Guide to Regulation of Paralegals in California

Do paralegals need a license in California?

To perform services of a paralegal or to use the title of “paralegal,” “legal assistant,” “attorney assistant,” or similar titles, you must have a certificate from a recognized paralegal program, or meet certain other requirements.1Business & Professions Code 6450-6456

What can paralegals do in California?

Paralegals may not perform any services for a consumer except under the direction and supervision of the attorney, law firm, corporation, government agency, or other entity that employs or contracts with the paralegal.

Paralegals are not allowed to any of the following:

  1. Provide legal advice.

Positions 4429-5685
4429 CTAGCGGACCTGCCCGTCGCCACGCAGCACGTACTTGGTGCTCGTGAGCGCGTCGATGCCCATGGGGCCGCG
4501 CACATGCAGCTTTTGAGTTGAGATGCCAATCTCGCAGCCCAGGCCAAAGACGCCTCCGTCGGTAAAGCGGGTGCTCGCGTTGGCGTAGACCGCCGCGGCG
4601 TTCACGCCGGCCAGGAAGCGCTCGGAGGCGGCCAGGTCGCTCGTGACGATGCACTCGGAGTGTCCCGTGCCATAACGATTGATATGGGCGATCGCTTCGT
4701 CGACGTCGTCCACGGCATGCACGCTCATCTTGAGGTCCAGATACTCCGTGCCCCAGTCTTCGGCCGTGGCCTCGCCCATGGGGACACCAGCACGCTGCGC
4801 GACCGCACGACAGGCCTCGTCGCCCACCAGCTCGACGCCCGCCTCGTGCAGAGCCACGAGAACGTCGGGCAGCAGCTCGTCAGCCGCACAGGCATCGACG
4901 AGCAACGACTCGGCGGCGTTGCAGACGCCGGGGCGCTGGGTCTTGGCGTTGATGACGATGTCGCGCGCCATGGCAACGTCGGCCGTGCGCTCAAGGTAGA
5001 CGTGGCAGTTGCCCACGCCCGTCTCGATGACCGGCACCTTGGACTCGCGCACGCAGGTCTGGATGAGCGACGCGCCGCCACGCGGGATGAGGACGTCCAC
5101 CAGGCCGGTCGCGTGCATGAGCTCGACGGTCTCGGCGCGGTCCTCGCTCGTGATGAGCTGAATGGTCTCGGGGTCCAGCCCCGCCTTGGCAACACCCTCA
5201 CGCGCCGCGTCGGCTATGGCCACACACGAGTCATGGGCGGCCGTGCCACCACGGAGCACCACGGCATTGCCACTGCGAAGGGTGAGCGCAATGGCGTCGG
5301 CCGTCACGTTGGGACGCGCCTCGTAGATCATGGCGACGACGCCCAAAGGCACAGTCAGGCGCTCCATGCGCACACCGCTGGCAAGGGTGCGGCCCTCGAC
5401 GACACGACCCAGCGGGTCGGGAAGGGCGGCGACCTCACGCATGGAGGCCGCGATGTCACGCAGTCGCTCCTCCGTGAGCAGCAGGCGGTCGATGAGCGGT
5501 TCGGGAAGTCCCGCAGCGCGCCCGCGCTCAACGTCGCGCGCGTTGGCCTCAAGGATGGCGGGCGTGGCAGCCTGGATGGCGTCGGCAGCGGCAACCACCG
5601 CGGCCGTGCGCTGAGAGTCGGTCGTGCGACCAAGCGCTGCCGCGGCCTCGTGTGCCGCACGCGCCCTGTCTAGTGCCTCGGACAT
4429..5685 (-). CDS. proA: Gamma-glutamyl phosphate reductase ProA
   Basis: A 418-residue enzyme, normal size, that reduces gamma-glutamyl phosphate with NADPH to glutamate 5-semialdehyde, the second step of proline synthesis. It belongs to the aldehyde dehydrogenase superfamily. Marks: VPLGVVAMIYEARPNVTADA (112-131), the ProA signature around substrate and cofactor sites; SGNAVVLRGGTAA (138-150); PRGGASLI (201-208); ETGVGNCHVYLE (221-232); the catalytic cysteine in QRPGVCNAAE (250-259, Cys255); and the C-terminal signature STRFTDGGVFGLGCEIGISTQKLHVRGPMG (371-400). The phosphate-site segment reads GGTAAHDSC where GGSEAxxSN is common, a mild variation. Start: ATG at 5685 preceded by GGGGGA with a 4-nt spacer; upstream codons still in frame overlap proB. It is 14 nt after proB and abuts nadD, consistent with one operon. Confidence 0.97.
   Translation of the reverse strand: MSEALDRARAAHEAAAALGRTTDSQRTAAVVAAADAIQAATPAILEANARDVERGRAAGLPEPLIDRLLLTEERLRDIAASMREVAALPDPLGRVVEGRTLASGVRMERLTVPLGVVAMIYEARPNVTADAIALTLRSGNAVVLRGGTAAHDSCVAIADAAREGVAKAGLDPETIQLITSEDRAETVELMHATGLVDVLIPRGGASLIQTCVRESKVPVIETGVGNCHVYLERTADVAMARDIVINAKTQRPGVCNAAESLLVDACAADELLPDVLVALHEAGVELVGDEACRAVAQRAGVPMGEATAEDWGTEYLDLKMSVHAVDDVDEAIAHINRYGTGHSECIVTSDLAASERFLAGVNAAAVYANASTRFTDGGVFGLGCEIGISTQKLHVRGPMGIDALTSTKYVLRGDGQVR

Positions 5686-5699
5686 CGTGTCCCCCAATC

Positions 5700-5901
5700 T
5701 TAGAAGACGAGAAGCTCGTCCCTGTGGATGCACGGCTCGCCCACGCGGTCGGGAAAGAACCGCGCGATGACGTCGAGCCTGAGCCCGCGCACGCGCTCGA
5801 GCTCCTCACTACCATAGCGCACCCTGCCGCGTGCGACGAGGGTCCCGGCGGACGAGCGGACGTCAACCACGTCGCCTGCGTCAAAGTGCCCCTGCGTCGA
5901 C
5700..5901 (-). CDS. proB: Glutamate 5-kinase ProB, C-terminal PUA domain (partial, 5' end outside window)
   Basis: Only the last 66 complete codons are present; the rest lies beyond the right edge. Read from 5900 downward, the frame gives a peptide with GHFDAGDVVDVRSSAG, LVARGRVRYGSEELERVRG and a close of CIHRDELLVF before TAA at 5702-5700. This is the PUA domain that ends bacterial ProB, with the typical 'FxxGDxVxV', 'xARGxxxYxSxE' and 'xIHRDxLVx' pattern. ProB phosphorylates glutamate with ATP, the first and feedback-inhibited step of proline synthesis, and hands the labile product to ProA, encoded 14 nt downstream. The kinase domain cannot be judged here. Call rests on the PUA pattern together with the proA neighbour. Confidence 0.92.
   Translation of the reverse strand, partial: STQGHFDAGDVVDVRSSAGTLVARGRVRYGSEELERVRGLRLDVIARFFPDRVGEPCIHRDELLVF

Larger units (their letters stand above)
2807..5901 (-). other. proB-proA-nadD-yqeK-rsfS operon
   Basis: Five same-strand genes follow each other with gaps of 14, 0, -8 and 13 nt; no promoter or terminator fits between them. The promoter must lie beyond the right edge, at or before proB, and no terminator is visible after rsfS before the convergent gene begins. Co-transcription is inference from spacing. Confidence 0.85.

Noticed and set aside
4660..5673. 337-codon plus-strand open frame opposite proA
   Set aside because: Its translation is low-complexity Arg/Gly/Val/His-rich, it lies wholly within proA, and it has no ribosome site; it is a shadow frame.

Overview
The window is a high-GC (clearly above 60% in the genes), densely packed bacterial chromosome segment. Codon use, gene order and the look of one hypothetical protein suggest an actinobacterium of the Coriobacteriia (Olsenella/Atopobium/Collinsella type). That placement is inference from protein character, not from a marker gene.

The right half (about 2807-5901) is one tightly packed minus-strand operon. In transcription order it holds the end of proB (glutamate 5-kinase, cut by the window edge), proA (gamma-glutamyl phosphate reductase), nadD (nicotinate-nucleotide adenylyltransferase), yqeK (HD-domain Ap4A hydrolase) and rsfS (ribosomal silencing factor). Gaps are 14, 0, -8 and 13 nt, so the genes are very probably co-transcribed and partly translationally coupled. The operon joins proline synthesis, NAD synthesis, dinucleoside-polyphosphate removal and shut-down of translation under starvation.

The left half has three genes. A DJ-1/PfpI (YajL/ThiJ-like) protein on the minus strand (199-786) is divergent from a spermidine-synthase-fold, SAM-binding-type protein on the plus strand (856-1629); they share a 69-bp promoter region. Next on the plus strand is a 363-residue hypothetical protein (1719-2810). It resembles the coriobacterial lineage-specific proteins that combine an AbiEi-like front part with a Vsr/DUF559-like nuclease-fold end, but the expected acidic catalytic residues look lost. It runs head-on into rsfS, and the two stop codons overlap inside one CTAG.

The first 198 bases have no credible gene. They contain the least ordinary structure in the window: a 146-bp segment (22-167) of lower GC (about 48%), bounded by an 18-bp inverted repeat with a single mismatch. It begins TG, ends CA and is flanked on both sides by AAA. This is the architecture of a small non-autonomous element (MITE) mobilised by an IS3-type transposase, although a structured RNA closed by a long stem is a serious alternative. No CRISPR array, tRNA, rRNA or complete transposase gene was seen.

2. Represent a client in court.
  3. Select, explain, draft, or recommend the use of any legal document to or for any person other than the attorney who directs and supervises the paralegal.
  4. Act as a “runner” or “capper,” as defined in Business & Professions Code Sections 6151 and 6152.
  5. Engage in conduct that constitutes the unlawful practice of law.
  6. Contract with, or be employed by, a natural person other than an attorney to perform paralegal services.
  7. In connection with providing paralegal services, induce a person to make an investment, purchase a financial product or service, or enter a transaction from which income or profit, or both, purportedly may be derived.
  8. Establish the fees to charge a client for the services the paralegal performs, which shall be established by the attorney who supervises the paralegal’s work.

Exemption:

An individual employed by the state as a paralegal, legal assistant, legal analyst, or similar title, is exempt from these regulations.2Business & Professions Code 6456

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